Today we’ll take a look at part two of my college football top 10 rankings. In case you missed yesterdays post on FDT, here’s a link to my breakdown of teams 10 through seven.
No. 6 Texas
The Longhorns finished last year as the Big 12 champs and rode their victory against Nebraska into the National Championship game against Alabama. Unfortunately for them, their star quarterback Colt McCoy injured his shoulder in the first quarter of that game and ultimately it was too much to overcome as Texas fell to Crimson Tide.
This season Texas will be breaking in a new quarterback along with a new offensive scheme. Sophomore Garrett Gilbert will take the reigns under center as the Longhorns will switch from a spread offense to a more traditional pro-style offense. Coach Mack Brown has emphasized the need to be more effective in the running game and that will mean increased production from running backs Tre’ Newton and Fozzy Whitaker. Despite losing receiver Jordan Shipley the Longhorns are well stocked at receiver and their offensive line has great depth. Their offensive success will come down to the play of Gilbert.
Defensively corner back Aaron Williams is the star and should be considered as an All-American candidate. Along with Williams, their secondary is deep with safety Blake Gideon manning the middle of the field from his safety position. Losing defensive end Sergio Kindle will hurt, but let’s be honest, Texas reloads more then it rebuilds and the talent is there.
No. 5 Virginia Tech
Tech comes into the season with high expectations after finishing last season
with a 10-3 record and dismantling Tennessee in the Chick-fil-A Bowl. The offense is loaded with quarterback Tyrod Taylor entering his senior season and sophomore Ryan Williams expected to improve after a breakout freshman campaign. The biggest problem lies on the offensive line, where the Hokies will have to replace two offensive linemen they lost to graduation.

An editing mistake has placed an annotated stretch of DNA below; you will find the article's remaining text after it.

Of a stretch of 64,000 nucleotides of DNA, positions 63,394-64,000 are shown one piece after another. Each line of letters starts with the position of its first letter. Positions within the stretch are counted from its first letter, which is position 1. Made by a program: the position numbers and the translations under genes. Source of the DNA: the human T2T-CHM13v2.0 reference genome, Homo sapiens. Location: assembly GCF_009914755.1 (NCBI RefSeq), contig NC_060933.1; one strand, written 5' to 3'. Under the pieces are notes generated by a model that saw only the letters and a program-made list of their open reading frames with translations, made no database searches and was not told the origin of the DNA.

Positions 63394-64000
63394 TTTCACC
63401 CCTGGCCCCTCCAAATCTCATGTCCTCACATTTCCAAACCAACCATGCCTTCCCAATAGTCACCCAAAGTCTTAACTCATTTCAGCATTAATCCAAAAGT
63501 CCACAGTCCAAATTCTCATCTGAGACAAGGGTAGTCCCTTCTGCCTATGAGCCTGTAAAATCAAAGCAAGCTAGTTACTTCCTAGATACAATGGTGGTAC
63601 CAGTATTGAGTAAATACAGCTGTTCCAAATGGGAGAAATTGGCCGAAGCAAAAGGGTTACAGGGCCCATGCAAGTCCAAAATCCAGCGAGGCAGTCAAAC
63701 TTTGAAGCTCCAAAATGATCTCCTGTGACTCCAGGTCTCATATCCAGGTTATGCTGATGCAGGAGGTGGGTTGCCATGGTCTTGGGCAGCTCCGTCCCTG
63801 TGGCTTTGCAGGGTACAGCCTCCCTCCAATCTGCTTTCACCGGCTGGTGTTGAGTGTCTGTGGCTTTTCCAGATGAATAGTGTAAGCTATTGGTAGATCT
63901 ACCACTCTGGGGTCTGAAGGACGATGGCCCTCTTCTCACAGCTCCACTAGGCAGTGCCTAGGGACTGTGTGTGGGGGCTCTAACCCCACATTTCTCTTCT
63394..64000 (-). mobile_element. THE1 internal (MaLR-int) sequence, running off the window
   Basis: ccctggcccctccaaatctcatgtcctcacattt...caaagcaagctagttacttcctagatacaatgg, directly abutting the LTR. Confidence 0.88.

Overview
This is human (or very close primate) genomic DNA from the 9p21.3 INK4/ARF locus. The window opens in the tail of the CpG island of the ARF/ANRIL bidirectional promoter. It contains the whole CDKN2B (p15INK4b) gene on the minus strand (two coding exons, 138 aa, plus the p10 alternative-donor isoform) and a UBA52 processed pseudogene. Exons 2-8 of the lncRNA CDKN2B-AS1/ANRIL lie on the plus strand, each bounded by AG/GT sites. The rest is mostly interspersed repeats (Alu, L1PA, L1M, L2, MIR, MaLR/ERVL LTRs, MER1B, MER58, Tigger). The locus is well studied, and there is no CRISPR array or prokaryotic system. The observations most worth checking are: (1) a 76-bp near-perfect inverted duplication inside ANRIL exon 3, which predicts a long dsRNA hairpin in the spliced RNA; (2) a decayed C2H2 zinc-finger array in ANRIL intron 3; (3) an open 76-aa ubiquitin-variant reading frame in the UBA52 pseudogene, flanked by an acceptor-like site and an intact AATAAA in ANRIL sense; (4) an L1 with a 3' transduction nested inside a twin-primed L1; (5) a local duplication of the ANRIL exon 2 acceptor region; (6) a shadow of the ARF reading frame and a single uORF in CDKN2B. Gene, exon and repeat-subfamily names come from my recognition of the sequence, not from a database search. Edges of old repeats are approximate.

Defensively they lose a lot, but Bud Foster always produces one of the strongest units in the country. Strong safety Davon Morgan is the star player of the defense and he will hold down that defensive secondary, which should be the strong point of the defense.
Much like last year when it opened up against Alabama, Virginia Tech opens this season against Boise State, a team that will be previewed tomorrow. If the Hokies can get past that game, look out for them to make some noise in the National Championship discussion.
No. 4 Iowa
Iowa returns 14 starters from a team that finished 11-2 and won the Orange Bowl last season. Quarterback Ricky Stanzi is cool and collected in the mold of Coach Kirk Ferentz. Stanzi can manage the game effectively but the moment an opposing defense sleeps on him, he’ll burn them. Running back Jewel Hampton is back after missing last year with a knee injury and he’ll be complimented by Adam Robinson who ranked fourth in the Big Ten in rushing last season. The offensive line will have to replace three starters, but Ferentz is a master offensive line coach so expect that unit to be just as strong as it was last year.
Defenively, Iowa returns eight starters, none more important then defensive end Adrian Clayborn, who in my opinion would have been a top 10 selection if he would have declared for last year’s NFL draft. He will anchor a defensive line that should easily be the best in the Big Ten and perhaps one of the strongest in the nation. The biggest question mark is at linebacker where the Hawkeyes will have to replace Pat Angerer and A.J. Edds, both of whom are now on NFL rosters.
The schedule plays in their favor with their two toughest games being at home against Penn State and Ohio State. The Hawkeyes should be considered one of the favorites to play in the National Championship game.